Black Friday diehards beware.
Shoppers thronging retailers the day after the US Thanksgiving holiday will likely face longer, slower lines as they try ring up the door-buster bargains that mark the traditional start of the US Christmas shopping season.
The reason? Those new chip cards Americans are now receiving by the millions, which can stretch out transaction times by a matter of seconds. Any individual might not notice. But given the fact that 134 million Americans shopped over the Thanksgiving break in 2014, those seconds could add up.
“If you’re adding five to 10 seconds for every single person, Black Friday is gonna be a very black day for some retailers,” says Mark Ranta, head of digital banking at Florida-based payment processing company ACI Worldwide.
The US is in the midst of the largest overhaul of its retail payments system in decades, as retailers, credit card companies, and consumers grapple with a wholesale changeover from the magnetic-stripe style credit cards to more-secure chip cards. While the move has been in the works for the US for years, the transition has gathered steam in recent months, driven by an October deadline that shifted the responsibility for any fraudulent transactions from financial institutions to retailers—if those retailers hadn’t upgraded their equipment in order to accept chip cards.
Chip cards, which have been used in Europe for about a decade, are considered safer than magnetic strip cards. But there are tradeoffs. For instance they take longer to transmit the information required to complete a sale. Magnetic strip credit card “swipes” take a couple seconds, and most analysts say that chip card “dips”—where you insert your card into a machine—take longer though estimates of exactly how long can vary.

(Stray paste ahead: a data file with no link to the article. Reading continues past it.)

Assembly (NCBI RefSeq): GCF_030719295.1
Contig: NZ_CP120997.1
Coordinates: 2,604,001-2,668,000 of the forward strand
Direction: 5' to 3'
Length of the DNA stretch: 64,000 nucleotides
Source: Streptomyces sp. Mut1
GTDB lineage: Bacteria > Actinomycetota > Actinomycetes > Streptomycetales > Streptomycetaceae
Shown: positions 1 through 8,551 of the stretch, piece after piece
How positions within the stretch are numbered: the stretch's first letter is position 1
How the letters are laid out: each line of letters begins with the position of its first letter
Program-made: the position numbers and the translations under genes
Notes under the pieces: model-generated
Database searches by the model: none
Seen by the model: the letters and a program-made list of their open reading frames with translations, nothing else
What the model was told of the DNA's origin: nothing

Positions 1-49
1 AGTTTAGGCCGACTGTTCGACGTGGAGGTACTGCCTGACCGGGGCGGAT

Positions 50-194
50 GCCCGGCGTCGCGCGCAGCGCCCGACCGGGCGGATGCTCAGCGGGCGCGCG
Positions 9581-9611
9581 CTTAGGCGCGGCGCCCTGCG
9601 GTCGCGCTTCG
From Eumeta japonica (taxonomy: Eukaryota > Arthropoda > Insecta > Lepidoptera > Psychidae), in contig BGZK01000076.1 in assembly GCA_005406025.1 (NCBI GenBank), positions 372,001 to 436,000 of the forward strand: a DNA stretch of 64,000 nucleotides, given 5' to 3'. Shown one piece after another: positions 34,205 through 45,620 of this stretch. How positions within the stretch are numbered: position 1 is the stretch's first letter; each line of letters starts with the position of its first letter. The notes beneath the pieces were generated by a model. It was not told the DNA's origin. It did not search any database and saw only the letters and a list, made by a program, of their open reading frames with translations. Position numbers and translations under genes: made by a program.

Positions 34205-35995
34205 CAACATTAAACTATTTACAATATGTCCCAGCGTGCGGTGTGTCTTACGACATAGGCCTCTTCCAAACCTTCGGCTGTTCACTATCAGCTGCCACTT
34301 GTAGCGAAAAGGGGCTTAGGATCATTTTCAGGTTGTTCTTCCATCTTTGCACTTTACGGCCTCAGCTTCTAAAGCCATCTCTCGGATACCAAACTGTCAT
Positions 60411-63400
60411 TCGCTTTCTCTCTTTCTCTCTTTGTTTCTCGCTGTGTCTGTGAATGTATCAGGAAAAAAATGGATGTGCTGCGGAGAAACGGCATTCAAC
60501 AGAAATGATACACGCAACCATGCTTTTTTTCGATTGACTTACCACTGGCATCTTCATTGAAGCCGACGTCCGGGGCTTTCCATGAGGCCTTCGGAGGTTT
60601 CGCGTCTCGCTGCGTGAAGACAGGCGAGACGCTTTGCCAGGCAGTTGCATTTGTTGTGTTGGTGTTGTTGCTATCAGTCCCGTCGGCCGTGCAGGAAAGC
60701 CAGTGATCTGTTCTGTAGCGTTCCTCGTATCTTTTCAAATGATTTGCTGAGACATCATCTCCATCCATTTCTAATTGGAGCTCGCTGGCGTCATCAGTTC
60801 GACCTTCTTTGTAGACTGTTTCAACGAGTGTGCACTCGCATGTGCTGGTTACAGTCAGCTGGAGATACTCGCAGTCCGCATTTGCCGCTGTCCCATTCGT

Chip card transactions take at least 10 seconds more than a traditional swipe of a credit card, says Nick Holland, an independent payments consultant has analyzed the chip card migration and its effect on consumers. Even slight customer confusion over how or whether to “swipe” or “dip” new cards and unfamiliarity with software that processes payments can tack on a few more seconds, he says.
“If consumers aren’t educated, and the cashier doesn’t help, it wouldn’t be surprising if it took 30 seconds,” per transaction, said Holland.
To be sure, using a chip card isn’t brain surgery.
But the magnetic card has become second-nature to Americans over the past few decades and changing that behavior will take some time, says Holland.
Adding to the fumble at the cash register is the fact that not every retailer has upgraded its payment equipment, which leads to a bit of confusion about whether to swipe or dip. (The new chip cards, known as “EMV” in the payments industry, can do both.) While large merchants are upgrading, many mid-size merchants haven’t yet upgraded, says Deborah Baxley of Capgemini Financial Services.
Retailers stress that they are prepared to keep lines moving as the US holiday shopping season switches into high gear.
“Our store employees have gone through training over the last few months for the EMV process and we anticipate they can help customers through the checkout process,” Jeff Shelman, a spokesperson for Best Buy told Quartz.
Jason Brewer, a spokesman for the Retail Industry Leaders Association, said the group doesn’t expect major problems over Black Friday. Brewer noted that not all Americans have chip cards yet. Survey results published by payment terminal maker Ingenico in October reported that 40% of US cardholders still hadn’t received a chip card.
On the bright side, if there are any problems, they likely won’t be a perennial part of the Christmas shopping season in the US.
“There’s no question that the chip card will have a negative effect on checkout times for this year,” says Jim Van Dyke, CEO of financial research firm Javelin Research. “But it’s only an issue for this holiday season. I have no doubt in my mind we’ll have it fixed by the next holiday season.”